Work-life balance - getting it right

Work-life balance - getting it right!

 

Working for myself now, I seem to be working more hours than ever, which is quite a contrast to what appears as a bad dose of whinging from many in work. My friend Para Mullan, who's organising a session at the Battle of Ideas this year writes the following intro to her session:

 

The latest news on swine flu is that employees are using it as an excuse to take Mondays off. First Care, the consultancy that manages sickness-related absences from the workplace said that 43% of all calls each week for all causes take place on a Monday. Aaron Frost, chief executive says: ’The only natural conclusion is that people are using the service as a reason to take time off work.’


 
We should not be particularly surprised that this happens. For quite some time now, work has been pilloried. Before the recession set in, very few articles were written about the positives of work. Rather, endless surveys are carried out at workplaces inquiring about the state of health of employees. Questions such as ‘are they happy at work?’, ‘are they stressed?’, ‘are they bullied at work?’ are not uncommon in these surveys. One could therefore be forgiven if employees conclude that there is no harm in taking an extra day off from the working week. After all, they are only actioning what’s implicit in these work-place surveys – the message being an employee should really think more about re-addressing their one-sided ‘work-life balance’.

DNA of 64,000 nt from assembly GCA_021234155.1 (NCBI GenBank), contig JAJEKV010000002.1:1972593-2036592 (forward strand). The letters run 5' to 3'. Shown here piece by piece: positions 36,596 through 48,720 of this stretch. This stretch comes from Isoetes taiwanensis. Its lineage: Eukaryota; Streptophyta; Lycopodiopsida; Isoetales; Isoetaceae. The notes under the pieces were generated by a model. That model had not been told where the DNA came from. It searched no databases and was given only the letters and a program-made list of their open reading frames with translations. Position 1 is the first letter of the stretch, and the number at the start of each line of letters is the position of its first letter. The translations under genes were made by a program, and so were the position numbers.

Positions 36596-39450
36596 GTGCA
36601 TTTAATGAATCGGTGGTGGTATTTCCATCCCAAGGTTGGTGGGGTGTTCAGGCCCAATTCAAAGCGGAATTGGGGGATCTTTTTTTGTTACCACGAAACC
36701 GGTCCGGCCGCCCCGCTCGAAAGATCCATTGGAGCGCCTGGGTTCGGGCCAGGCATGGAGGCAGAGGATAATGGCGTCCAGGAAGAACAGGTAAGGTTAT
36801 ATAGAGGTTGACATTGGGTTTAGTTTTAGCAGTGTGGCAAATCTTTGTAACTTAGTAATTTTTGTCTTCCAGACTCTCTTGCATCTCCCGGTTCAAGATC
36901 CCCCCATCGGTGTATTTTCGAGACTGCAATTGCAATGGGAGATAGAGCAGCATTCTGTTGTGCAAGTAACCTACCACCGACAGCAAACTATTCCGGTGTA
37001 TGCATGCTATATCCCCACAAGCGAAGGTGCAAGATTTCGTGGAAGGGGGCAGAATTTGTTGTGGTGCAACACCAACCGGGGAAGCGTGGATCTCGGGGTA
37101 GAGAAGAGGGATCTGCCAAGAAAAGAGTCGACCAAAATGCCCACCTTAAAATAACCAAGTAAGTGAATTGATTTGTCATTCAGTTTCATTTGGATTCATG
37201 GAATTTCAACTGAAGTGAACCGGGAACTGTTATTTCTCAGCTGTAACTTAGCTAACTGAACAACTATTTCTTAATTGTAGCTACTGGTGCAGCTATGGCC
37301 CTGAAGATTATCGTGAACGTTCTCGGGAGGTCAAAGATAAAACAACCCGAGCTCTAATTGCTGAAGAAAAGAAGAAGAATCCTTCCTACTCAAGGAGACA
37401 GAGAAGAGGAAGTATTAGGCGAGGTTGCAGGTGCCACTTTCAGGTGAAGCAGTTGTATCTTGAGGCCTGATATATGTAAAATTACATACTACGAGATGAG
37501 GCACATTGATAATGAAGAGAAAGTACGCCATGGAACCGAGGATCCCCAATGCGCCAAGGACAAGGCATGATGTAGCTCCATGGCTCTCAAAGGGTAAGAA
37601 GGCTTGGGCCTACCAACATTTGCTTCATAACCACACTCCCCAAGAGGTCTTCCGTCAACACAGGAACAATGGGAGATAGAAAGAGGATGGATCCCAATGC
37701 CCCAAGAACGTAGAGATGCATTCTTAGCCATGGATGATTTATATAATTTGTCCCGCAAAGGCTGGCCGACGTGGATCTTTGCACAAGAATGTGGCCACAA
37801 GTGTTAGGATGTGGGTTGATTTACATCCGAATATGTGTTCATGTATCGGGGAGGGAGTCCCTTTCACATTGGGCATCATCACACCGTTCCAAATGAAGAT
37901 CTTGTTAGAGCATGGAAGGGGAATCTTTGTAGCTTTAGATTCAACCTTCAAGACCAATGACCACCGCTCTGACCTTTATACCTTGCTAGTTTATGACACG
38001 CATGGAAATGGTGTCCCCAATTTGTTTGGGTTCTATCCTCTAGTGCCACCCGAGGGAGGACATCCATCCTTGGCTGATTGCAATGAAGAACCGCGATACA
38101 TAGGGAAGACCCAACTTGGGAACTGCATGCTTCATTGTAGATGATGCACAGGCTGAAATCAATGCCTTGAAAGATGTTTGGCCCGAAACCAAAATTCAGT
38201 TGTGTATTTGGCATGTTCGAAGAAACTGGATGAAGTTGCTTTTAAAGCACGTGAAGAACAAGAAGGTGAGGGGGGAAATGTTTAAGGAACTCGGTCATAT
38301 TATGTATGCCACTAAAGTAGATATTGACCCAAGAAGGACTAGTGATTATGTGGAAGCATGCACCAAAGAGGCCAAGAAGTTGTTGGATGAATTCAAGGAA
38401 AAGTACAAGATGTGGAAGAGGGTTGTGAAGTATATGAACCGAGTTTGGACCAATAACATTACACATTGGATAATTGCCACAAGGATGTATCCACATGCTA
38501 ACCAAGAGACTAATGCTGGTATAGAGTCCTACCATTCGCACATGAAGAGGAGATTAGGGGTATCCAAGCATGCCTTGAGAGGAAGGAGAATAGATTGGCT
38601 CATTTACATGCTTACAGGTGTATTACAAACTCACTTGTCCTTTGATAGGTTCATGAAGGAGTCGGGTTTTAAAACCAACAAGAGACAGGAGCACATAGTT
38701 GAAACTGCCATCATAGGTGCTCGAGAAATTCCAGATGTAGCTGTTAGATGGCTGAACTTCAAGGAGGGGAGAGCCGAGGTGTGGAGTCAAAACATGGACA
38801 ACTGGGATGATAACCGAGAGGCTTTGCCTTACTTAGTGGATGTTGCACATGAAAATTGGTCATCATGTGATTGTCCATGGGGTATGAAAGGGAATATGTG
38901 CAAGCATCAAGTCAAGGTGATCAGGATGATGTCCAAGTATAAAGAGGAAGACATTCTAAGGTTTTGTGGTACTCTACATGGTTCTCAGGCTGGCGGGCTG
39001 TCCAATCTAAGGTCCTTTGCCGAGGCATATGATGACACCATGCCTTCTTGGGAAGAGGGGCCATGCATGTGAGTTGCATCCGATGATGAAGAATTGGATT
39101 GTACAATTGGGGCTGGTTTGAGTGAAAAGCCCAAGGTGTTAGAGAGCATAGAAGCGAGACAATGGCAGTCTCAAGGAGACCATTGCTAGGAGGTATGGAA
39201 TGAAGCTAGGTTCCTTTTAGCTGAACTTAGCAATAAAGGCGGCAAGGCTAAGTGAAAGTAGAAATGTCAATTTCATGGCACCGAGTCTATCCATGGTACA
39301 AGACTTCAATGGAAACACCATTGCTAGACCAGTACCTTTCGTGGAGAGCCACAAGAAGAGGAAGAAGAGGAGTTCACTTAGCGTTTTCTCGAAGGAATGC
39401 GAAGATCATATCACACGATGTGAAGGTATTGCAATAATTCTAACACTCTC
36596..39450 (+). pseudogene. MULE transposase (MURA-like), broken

Now don’t get me wrong. It is not that employees should not enjoy thinking about their leisure time. We all look forward to our weekends. No one would particularly find an argument with the old saying that ‘all work and no play’ is bad for you. The majority of us do take breaks. Yet if you read the literature around work, you can be forgiven for thinking that most British workers spend all their time at work and as a result are becoming unhealthy, stressed out individuals.


 
If we want a more balanced state of affairs where employees aren’t encouraged to skive, we should challenge the sentiment that work is a problem and give the current debate on work-life balance a lot more critical thought.

 

Simon Belt

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